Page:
The distinction between contributions and expenditures—the first enjoying less constitutional protection than the latter—keeps its hold on campaign finance jurisprudence, for better or worse. Citizens United shows that the difference carries considerable continuing clout on major issues. It does supply courts with a familiar analytical tool that they can use to dispose, often simplistically, of complicated issues. For example, the Colorado Republican cases raise important questions about party activity, especially the relationship between candidates and their parties. By turning to the storied contribution/expenditure analysis, the Courts could dodge the hard issues and decide the case. What this analysis yielded was odd, however. Suddenly parties could spend money freely if “independently” on behalf of their candidates, while their routine support of the same candidates, in day to day contact with them, were effectively “contributions” and limited in amount.

The McCutcheon case (McCutcheon v. Fed. Election Comm’n, No. 12-536 (S. Ct. docketed Nov. 1, 2012)), testing the aggregate biennial contribution limits, is another example of a perplexing nature of the contribution/expenditure distinction. Over the two year election cycle, individuals must comply with two limits: an overall limit and underlying base limits ($123,200 overall, and within this sum, no more than $48,600 to candidates, with the balance allocated between party and non-party committees). Is the overall limit a contribution limit or an expenditure limit?

The overall two-year limit is a mechanism for enforcing the limits, to be sure. It is meant to supplement the anti-earmarking provision and make it impossible for an individual to “circumvent” the base limits of $2,600 per election to candidate, $5,000 to year to a candidate etc. Say that an individual wishes to contribute more than $2,600 to a candidate and provides additional sums to party and non-party committees with the understanding that they will move the money somehow to the benefit of the same candidate. By limiting the number of committees the individual can fund—the total amount of federal contributions she can make—the overall limit diminishes the effectiveness of the maneuver and reduces the extent of “undue influence” she can wield.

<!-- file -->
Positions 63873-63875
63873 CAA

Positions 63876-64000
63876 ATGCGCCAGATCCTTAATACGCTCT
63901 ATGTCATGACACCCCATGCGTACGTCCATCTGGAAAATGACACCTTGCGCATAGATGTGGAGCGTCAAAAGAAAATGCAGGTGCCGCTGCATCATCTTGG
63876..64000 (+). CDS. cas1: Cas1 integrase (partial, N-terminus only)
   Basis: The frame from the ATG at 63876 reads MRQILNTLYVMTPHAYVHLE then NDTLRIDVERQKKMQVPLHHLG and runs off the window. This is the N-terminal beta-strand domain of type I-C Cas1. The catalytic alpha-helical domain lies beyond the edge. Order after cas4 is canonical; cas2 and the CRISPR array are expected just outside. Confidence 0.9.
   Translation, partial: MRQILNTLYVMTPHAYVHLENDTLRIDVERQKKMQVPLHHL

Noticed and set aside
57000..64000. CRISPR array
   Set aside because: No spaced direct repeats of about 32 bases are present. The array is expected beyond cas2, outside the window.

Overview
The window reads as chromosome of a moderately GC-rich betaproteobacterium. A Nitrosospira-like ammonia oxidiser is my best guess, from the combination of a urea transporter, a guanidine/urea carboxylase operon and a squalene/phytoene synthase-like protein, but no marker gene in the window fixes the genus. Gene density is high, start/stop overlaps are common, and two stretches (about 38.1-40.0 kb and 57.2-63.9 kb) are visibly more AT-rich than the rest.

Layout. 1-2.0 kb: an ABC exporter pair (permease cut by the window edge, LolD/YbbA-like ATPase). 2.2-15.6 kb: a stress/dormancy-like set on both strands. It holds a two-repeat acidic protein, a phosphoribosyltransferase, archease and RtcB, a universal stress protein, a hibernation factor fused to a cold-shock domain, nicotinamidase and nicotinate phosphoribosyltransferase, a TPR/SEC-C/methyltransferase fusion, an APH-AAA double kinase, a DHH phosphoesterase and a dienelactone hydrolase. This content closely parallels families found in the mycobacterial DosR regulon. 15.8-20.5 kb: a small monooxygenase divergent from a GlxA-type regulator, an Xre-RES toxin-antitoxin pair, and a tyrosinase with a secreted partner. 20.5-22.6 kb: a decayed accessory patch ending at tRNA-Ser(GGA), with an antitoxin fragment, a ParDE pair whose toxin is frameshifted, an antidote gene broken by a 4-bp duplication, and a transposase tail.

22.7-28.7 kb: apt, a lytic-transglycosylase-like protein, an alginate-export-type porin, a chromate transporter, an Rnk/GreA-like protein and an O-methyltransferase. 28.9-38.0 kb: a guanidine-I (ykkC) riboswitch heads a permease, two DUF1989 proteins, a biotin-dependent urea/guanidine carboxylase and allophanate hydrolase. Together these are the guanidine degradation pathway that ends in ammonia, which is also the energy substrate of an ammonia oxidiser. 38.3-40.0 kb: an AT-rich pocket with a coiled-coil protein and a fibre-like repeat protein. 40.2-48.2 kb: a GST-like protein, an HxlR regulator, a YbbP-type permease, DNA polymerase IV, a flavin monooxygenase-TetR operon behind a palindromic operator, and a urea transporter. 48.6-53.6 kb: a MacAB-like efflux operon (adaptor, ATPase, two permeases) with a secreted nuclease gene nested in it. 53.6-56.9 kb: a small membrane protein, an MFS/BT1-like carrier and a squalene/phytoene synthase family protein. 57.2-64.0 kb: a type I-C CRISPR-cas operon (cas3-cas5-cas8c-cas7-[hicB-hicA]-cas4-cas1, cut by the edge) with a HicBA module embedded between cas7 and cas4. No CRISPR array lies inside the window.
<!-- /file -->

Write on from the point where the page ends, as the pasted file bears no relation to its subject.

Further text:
But the enforcement mechanism is not same as a contribution limit in the traditional sense. Most contributions are made specifically to someone or some entity, and the limit on contributions decreases the risk of corrupting that particular someone or entity. The overall limit might seem more like a ceiling on spending. The individual subject to this limit is unable to spend more than an amount fixed by statute for all her contributions in the aggregate. The result is an aggregate limit which smacks of a spending limit, but it is assumed to be a contribution limit because it aids enforcement of such limits (the base limits). But this logic does not hold up well. In the Buckley case, the limit on aggregate spending was argued as necessary to enforce the contribution limits. The Court of Appeals had held that “We…uphold the expenditure ceilings imposed by [citation omitted] as an essential ingredient in the regulatory scheme propounded by this comprehensive legislation, one which reduces the incentive to circumvent direct contribution limits and bans.” (Buckley v. Valeo, 519 F.2d 821, 171 U.S.App.D.C. 172 at 858-859) The Supreme Court rejected this rationale in the case of this limit. But this history illustrates the larger point that a limit’s function in enforcing contribution limits does not mean that it is, by definition, a contribution limit.

The problem is not that the distinction was mistakenly argued in the aggregate limit case. The problem is the distinction itself. Its virtue has been that it helps to decide cases; its vice has been that its success has been won by glossing over hard issues, and there is the further problem that it is not always obvious how to apply it at all.

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